A positive path for spiritual living

Being Mortal

Mon, 01/16/2023 - 9:18pm -- nleifer

Being Mortal
by Atul Gawande, A Book Review
Our in-person book group just finished this book, which was challenging, depressing, and vital to our soul’s journeys on this earth. I believe there was a lot of information in this book which is important for each of us in physical bodies to absorb and process and, most of all, put into practice.
Dr. Gawande uses stories from his own medical practice of dealing with people at the end of their lives. He understands that the idea of “being mortal” is one of the most challenging ideas any of us has to come to terms with. He also informs us that it’s not just us, the patients and the families that struggle with this, but it’s also doctors and the medical profession in general. We all have lived with the deep-held conviction that to die is to admit defeat, a ridiculous belief indeed, given the fact that we do all come to the end of life as we know it. Instead of “fighting to the bitter end,” he suggests that we instead plan to have the best possible ending, that we identify just what is most important to each of us, and strive to hang on to those things as long as possible. Then, when we have to relinquish these things and the end is inevitable, that we gracefully let go and accept that the end of journey is at hand. When medical knowledge has come to its limits, and there is only a painful, awkward struggle for a few more hours, or perhaps days at best, for us to have the dignity of saying for ourselves, “This is enough. I am ready.” This is the moment when we need to have let our families and loved ones, and our doctors, know that we don’t want any more hopeless interventions. That we have lived our lives to the best of our abilities, and that we have loved them and trust them to let us go in peace.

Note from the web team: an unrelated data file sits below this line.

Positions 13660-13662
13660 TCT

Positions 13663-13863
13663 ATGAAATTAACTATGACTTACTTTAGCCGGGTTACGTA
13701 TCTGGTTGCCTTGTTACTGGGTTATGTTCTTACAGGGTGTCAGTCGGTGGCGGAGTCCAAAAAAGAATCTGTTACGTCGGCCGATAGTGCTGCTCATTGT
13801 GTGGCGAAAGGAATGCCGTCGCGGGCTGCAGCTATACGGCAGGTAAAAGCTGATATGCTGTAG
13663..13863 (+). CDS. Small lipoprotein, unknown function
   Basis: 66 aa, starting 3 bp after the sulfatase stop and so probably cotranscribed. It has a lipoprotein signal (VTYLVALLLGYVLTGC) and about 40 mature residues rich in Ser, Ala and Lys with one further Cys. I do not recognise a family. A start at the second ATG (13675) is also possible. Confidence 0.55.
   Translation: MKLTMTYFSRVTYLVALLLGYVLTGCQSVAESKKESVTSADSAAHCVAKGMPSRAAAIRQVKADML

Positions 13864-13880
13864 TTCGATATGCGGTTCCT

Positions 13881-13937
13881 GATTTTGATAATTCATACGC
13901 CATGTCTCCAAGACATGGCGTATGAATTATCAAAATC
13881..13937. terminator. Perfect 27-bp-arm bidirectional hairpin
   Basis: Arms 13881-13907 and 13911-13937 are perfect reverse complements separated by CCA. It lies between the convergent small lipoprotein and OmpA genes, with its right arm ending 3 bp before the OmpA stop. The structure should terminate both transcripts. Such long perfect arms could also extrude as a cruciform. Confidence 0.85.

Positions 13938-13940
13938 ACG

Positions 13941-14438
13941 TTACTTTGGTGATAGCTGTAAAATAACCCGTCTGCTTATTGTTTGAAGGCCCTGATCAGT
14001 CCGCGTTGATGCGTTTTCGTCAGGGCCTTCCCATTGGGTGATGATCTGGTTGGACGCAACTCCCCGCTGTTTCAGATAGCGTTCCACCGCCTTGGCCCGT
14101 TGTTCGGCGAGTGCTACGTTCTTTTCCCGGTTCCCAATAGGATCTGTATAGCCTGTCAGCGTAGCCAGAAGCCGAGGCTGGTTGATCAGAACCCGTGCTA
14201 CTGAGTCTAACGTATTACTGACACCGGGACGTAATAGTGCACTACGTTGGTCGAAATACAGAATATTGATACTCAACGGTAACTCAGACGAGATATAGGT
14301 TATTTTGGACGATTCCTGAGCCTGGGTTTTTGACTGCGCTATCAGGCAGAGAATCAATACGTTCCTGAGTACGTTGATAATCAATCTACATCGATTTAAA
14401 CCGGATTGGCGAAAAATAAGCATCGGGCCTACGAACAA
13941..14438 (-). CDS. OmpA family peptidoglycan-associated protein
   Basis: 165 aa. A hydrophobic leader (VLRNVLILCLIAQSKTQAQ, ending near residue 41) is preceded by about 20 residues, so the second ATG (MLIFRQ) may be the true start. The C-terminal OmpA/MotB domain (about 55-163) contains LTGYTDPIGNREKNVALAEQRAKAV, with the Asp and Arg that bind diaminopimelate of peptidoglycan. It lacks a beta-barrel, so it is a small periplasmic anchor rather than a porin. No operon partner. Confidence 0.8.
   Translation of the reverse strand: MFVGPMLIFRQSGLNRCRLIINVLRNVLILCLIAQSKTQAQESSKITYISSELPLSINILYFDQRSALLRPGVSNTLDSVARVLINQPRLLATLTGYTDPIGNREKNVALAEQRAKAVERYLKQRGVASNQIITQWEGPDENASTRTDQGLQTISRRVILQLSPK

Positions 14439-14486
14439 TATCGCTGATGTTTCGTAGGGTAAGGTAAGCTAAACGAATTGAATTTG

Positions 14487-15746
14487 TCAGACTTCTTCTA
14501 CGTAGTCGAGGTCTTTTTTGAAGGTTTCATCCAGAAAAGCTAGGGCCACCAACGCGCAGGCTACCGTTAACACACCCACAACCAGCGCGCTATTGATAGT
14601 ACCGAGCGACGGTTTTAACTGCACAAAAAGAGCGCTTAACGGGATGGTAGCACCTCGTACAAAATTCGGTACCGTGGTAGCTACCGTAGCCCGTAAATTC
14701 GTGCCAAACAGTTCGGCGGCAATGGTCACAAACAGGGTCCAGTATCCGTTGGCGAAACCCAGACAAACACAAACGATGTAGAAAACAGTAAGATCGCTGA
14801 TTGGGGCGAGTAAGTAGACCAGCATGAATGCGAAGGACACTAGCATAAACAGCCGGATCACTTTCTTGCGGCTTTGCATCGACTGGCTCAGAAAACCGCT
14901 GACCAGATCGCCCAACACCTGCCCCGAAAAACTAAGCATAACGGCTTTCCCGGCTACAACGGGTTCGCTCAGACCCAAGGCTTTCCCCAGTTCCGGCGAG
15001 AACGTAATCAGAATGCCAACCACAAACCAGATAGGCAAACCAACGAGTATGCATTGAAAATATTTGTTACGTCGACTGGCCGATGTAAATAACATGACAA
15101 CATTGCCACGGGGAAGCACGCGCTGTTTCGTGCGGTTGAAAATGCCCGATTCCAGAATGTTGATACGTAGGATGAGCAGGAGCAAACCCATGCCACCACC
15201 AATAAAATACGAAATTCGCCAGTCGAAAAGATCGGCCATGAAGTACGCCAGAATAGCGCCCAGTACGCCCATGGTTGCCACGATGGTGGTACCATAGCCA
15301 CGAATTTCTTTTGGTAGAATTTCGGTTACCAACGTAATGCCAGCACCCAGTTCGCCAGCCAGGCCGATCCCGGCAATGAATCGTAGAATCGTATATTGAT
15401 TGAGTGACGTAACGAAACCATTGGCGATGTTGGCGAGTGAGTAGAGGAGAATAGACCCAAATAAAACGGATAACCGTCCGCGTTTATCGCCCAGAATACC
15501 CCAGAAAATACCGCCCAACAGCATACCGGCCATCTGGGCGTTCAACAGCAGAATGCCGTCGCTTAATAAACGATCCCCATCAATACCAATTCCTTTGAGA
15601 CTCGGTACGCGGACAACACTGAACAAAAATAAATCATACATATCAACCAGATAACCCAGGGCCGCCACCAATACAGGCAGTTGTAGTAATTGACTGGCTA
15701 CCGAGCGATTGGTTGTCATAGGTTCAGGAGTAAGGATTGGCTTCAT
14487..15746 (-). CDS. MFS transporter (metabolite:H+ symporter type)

How do we do this? We must have conversations with everyone we are close to so that they are aware of just how much medical intervention we want. We need to have an advance directive outlining what medical treatments are acceptable to us, and what we are willing to live with or not. We need to have a will or estate plan as well as leaving instructions on what we want done with our bodily remains, what funeral or memorial ceremony, if any, and perhaps even have written our own obituary. As a person who has led several memorial services, even lists of what songs you want, who you want to speak, and if you want food or anything else. Just these simple instructions can ease the time of mourning for your loved ones who are struggling to know what to do.
Unfortunately, there are always people who will question your decisions, but when you have made these requests clear, hopefully in writing, your loved ones will have an idea of how much intervention you were willing to accept. They will be able to say definitively, “No, he/she didn’t want that! It says so right here!” There will still be grief, but there will also be gratitude that they were able to comply with what you really wanted. Let us all hope we can finish our journeys with such ease and grace.
Linda Andrus, your Licensed Unity Teacher
In Memorium
It is with a great deal of sadness that we announce the passing of Linda Lightfoot, on December 29, 2022. Linda had been singing in our Unity choir, and was planning to participate on Christmas Eve, but was unable to be with us. Her daughter Leslie was able to be present with her as she left this world and went on. There will be a memorial service later this spring or summer, when the family is able to come to Montana. We will let everyone know as soon as the date has been determined.